A record efficiency of conversion of sunlight into power has been achieved by researchers at the University of New South Wales who reported figures above 40%, beating previous records of 36.7%.
"The new results are based on the use of focused sunlight, and are particularly relevant to photovoltaic power towers being developed in Australia," UNSW Scientia Professor and Director of the Australian Centre for Advanced Photovoltaics (ACAP) Martin Green said in a press release.
It was independently confirmed by the National Renewable Energy Laboratory (NREL) at an outdoor test facility in the United States.
However, Green is hopeful it can eventually be used in housetop panels which currently have efficiencies below 20%.
While traditional methods use one solar cell, thus limiting conversion efficiencies to about 33%, the new technology splits the sunlight into four different cells, which boosts the conversion levels, Green told AFP.
The new design uses an optical bandpass filter to capture sunlight that is normally wasted by commercial solar cells and convert it into electricity at a higher efficiency than the solar cells themselves ever could.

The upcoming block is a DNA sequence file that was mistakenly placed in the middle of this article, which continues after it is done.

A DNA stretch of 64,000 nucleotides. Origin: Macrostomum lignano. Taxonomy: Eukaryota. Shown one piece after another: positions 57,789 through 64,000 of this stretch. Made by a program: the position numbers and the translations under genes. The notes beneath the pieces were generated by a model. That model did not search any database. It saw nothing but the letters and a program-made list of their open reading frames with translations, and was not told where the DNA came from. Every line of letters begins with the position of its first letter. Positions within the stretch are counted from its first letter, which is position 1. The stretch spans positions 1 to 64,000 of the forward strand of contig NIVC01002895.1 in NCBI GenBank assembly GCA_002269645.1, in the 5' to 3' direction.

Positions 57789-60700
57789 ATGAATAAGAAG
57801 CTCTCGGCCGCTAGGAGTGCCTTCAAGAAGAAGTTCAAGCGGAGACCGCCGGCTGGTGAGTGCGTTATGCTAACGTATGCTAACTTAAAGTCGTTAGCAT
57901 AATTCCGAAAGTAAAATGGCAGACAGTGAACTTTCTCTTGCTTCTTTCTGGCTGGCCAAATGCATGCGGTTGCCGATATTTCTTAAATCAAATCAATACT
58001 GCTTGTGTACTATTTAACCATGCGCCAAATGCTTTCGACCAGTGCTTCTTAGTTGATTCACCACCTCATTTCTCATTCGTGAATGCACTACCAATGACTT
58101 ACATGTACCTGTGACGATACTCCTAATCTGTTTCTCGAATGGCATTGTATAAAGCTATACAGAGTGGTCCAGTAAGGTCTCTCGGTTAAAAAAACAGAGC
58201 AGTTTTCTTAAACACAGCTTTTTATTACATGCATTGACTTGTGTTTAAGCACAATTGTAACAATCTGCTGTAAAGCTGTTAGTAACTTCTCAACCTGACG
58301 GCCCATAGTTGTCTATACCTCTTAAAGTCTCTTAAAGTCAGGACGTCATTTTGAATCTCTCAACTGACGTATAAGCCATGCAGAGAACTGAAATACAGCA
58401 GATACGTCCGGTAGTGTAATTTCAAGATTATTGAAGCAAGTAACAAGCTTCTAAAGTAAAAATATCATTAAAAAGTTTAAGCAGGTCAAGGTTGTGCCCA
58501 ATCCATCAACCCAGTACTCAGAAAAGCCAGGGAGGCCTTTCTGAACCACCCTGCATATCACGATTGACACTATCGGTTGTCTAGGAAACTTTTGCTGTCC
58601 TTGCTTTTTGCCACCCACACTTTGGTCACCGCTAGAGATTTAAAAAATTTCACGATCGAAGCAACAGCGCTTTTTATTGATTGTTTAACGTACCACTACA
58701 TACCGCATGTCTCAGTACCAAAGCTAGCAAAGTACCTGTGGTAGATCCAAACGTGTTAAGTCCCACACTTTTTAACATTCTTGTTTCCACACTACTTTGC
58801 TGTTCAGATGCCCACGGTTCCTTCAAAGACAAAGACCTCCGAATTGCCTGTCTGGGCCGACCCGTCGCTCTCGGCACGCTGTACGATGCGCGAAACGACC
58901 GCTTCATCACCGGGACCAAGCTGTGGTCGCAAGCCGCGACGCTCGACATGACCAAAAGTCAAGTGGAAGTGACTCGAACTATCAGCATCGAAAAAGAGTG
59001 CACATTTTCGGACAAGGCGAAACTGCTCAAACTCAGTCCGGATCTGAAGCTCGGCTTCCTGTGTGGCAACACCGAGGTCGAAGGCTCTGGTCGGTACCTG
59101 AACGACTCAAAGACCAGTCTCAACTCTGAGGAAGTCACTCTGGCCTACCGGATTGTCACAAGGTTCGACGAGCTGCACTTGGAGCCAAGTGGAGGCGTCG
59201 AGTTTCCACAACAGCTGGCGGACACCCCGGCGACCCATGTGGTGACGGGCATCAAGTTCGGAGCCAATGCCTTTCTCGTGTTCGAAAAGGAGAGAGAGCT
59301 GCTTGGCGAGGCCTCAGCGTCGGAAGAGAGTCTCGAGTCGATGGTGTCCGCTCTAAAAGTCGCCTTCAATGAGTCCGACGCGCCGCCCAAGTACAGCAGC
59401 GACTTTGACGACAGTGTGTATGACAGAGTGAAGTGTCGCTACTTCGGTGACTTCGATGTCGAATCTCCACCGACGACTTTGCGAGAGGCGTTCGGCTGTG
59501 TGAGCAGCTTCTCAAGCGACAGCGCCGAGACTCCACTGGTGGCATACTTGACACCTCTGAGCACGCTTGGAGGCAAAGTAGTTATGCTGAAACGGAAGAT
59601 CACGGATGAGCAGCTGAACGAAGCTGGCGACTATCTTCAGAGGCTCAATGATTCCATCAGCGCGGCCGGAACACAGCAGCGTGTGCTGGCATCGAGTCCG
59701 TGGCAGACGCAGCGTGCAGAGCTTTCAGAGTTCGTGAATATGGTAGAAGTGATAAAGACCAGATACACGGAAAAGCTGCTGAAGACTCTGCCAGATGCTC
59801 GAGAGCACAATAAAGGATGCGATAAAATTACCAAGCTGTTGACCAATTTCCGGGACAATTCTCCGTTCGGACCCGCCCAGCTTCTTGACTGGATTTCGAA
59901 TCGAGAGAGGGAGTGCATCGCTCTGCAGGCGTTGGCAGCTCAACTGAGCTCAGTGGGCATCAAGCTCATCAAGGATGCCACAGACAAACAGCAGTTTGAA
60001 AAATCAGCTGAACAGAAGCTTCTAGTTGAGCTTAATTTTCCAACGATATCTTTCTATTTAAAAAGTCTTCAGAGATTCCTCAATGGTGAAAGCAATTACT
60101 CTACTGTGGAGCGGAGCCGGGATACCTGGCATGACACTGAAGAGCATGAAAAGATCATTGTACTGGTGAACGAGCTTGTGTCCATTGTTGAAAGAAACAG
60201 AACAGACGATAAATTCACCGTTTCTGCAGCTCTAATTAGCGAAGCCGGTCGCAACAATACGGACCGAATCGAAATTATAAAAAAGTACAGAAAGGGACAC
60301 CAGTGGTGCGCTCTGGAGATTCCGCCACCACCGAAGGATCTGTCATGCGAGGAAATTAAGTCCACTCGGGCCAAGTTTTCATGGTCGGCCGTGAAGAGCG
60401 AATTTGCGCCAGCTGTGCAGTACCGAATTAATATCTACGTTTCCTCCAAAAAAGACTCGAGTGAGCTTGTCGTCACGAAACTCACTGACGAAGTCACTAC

Australian company RayGen which provided design and technical support for the high efficiency prototype said the company was capable of achieving "close to 45% system efficiency in the next few years".
Power towers that use such panels are being developed by RayGen Resources.
The concentrated solar photovoltaic technology uses an ultra efficient concentrated photovoltaic receiver combined with an optimised heliostat collector field of sun-tracking mirrors.
In this system, the heliostats concentrate sunlight onto the photovoltaic cells in the central receiver on the tower. By using large arrays of inexpensive mirrors, the CSPV technology cuts on cost, according to Greentech Media.
CPV has a 0.25% global market share of the 40 gigawatts of PV being installed in 2014.
Among the CPV benefits listed are its low water requirements and environmental impact, but there are challenges in land required and maintenance of the mirrors.
The study paper will be published soon by the Progress in Photovoltaics journal.
Solar cell manufacturers face a trade-off between performance and cost. Most commercial solar cells are made of crystalline silicon that take a lot of energy to produce but give efficiencies of 20% and above. Thin-film solar cells have lower material costs, but are half as efficient.